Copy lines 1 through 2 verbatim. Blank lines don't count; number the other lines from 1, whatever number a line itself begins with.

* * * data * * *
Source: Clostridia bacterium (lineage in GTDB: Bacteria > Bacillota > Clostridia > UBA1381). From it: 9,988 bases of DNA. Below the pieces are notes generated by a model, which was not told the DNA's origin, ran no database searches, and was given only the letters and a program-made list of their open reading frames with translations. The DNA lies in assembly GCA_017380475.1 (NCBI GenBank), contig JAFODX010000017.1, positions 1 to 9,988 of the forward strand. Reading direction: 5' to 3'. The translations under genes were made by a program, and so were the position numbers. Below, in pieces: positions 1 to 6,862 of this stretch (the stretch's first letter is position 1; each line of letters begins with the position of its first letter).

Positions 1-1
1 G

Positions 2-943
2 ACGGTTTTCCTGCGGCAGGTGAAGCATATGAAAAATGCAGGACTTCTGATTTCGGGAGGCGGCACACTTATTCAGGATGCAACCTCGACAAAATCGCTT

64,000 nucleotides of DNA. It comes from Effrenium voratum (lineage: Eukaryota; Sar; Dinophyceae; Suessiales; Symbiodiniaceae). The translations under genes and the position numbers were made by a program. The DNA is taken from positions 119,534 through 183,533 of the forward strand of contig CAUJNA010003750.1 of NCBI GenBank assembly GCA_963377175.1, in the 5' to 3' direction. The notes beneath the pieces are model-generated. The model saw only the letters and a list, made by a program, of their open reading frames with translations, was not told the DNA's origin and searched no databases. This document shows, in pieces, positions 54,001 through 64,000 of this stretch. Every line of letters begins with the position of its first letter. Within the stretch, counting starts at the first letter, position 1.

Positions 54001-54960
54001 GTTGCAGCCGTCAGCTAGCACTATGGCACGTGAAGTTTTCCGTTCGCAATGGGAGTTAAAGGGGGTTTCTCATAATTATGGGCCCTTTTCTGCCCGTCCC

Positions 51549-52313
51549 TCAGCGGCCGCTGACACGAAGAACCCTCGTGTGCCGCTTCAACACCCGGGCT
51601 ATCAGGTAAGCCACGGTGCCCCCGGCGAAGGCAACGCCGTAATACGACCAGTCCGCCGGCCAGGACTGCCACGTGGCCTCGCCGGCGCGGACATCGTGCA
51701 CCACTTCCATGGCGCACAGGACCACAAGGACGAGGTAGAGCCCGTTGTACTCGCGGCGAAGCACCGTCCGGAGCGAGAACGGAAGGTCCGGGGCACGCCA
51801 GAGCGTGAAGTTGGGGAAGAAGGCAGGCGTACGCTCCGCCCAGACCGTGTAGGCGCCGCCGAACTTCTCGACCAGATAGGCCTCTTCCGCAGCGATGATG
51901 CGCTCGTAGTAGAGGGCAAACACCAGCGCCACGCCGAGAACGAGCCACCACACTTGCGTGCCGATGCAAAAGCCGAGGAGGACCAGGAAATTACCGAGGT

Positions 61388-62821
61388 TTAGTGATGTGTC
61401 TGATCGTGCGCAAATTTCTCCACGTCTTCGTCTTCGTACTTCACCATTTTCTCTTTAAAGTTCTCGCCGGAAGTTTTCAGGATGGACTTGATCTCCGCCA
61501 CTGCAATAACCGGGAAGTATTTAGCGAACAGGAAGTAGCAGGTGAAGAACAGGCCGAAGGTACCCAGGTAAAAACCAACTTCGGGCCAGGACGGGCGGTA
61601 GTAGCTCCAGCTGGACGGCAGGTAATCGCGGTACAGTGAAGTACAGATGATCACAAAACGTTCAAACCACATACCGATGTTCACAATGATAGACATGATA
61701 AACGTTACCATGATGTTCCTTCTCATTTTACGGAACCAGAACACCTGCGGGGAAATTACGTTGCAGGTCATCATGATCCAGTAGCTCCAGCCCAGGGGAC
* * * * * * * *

Source: Clostridia bacterium (lineage in GTDB: Bacteria > Bacillota > Clostridia > UBA1381). From it: 9,988 bases of DNA. Below the pieces are notes generated by a model, which was not told the DNA's origin, ran no database searches, and was given only the letters and a program-made list of their open reading frames with translations. The DNA lies in assembly GCA_017380475.1 (NCBI GenBank), contig JAFODX010000017.1, positions 1 to 9,988 of the forward strand. Reading direction: 5' to 3'. The translations under genes were made by a program, and so were the position numbers. Below, in pieces: positions 1 to 6,862 of this stretch (the stretch's first letter is position 1; each line of letters begins with the position of its first letter).

Positions 1-1